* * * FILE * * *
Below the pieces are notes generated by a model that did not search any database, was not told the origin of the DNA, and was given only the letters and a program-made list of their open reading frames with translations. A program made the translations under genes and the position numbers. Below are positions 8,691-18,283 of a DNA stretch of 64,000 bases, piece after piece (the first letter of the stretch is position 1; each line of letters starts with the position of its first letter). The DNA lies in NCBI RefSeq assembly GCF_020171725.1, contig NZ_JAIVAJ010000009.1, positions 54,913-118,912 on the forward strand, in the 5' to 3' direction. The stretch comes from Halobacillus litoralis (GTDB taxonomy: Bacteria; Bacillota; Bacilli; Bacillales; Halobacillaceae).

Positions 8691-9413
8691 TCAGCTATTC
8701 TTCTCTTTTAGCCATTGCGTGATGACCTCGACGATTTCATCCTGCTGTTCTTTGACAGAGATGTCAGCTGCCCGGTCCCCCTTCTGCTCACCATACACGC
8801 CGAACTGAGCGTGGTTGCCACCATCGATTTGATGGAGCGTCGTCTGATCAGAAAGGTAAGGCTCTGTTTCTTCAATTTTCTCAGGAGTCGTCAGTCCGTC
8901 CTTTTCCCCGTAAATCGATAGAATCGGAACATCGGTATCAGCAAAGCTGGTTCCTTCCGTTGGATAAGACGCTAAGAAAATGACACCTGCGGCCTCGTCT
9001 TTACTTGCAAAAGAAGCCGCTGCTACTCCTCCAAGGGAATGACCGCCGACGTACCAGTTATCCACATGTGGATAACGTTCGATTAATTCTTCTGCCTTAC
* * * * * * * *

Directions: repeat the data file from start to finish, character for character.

Below the pieces are notes generated by a model that did not search any database, was not told the origin of the DNA, and was given only the letters and a program-made list of their open reading frames with translations. A program made the translations under genes and the position numbers. Below are positions 8,691-18,283 of a DNA stretch of 64,000 bases, piece after piece (the first letter of the stretch is position 1; each line of letters starts with the position of its first letter). The DNA lies in NCBI RefSeq assembly GCF_020171725.1, contig NZ_JAIVAJ010000009.1, positions 54,913-118,912 on the forward strand, in the 5' to 3' direction. The stretch comes from Halobacillus litoralis (GTDB taxonomy: Bacteria; Bacillota; Bacilli; Bacillales; Halobacillaceae).

Positions 8691-9413
8691 TCAGCTATTC
8701 TTCTCTTTTAGCCATTGCGTGATGACCTCGACGATTTCATCCTGCTGTTCTTTGACAGAGATGTCAGCTGCCCGGTCCCCCTTCTGCTCACCATACACGC
8801 CGAACTGAGCGTGGTTGCCACCATCGATTTGATGGAGCGTCGTCTGATCAGAAAGGTAAGGCTCTGTTTCTTCAATTTTCTCAGGAGTCGTCAGTCCGTC
8901 CTTTTCCCCGTAAATCGATAGAATCGGAACATCGGTATCAGCAAAGCTGGTTCCTTCCGTTGGATAAGACGCTAAGAAAATGACACCTGCGGCCTCGTCT
9001 TTACTTGCAAAAGAAGCCGCTGCTACTCCTCCAAGGGAATGACCGCCGACGTACCAGTTATCCACATGTGGATAACGTTCGATTAATTCTTCTGCCTTAC